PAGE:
Very-high-dose phenobarbital was used for refractory status epilepticus in 50 children treated in the Neurology Division, Children's Hospital, University of Southern California School of Medicine, Los Angeles, CA. Intravenous boluses of 5-20 mg/kg, in increments of 10 mg/kg at 30-60 min intervals, produced a linear increase in drug level of 9.7 mcg/ml over a 24- to 48-hour time span. All patients were intubated prior to treatment. Side-effects, principally depression of respiratory drive and cardiac suppression with hypotension, were influenced more by the severity of the underlying disease and the seizures than by the use of the drug. Phenobarbital controlled seizures in all cases where limits were not imposed on the maximum dose by uncontrollable hypotension. Seven patients died, none during a period of rising drug level. Maximum serum levels ranged from 70-344 mcg/ml. [1]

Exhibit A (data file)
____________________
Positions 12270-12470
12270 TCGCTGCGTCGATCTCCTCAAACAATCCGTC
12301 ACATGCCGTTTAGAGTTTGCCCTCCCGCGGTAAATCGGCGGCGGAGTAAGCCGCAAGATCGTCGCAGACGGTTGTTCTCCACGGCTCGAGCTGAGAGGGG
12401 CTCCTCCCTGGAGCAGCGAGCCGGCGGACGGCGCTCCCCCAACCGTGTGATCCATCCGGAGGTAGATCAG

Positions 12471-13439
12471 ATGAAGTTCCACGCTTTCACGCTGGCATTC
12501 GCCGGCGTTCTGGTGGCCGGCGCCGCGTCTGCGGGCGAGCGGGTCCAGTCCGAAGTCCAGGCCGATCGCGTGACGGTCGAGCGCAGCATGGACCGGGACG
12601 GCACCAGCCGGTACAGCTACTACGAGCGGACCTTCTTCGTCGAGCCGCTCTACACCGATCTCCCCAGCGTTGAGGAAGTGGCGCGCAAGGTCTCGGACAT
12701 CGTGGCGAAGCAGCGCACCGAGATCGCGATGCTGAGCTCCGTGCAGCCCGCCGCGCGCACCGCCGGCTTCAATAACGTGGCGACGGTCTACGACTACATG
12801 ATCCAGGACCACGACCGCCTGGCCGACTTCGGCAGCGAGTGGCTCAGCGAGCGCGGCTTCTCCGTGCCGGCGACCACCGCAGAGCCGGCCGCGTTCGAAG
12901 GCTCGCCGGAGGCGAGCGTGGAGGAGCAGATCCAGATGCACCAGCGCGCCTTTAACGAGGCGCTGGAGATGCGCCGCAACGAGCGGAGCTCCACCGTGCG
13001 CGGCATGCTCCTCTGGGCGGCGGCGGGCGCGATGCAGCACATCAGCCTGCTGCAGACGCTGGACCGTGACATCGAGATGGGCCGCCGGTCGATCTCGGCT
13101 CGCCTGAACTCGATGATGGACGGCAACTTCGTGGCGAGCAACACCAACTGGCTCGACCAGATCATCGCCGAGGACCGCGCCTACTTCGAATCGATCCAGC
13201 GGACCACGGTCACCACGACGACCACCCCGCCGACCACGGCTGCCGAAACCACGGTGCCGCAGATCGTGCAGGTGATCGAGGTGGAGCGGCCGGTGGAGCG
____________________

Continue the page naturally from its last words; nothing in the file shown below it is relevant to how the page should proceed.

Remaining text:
COMMENT. Phenobarbital in adequate amounts given intravenously is a relatively safe and effective treatment for status epilepticus, but in those cases not responding to initial doses of 10-20 mg/kg, further amounts should be used only after the patient has been intubated. Pressor agents may be required to treat hypotension and assisted ventilation for respiratory depression. When the intravenous administration of drugs is not possible or practical, rectal therapy with paraldehyde, diazepam, or valproic acid has been recommended (see Ped Neur Briefs, Jan 1988;2:7) for termination of prolonged or serial seizures. The treatment of status epilepticus in children with rectal sodium valproate was reported from the Children's Hospital, Birmingham, Alabama [2]. A loading dose of 20 mg/kg was effective but a marked rise in serum glumatic oxaloacetic transaminase activityoccurred in 3 of 7 patients treated, requiring cessation of valproate therapy.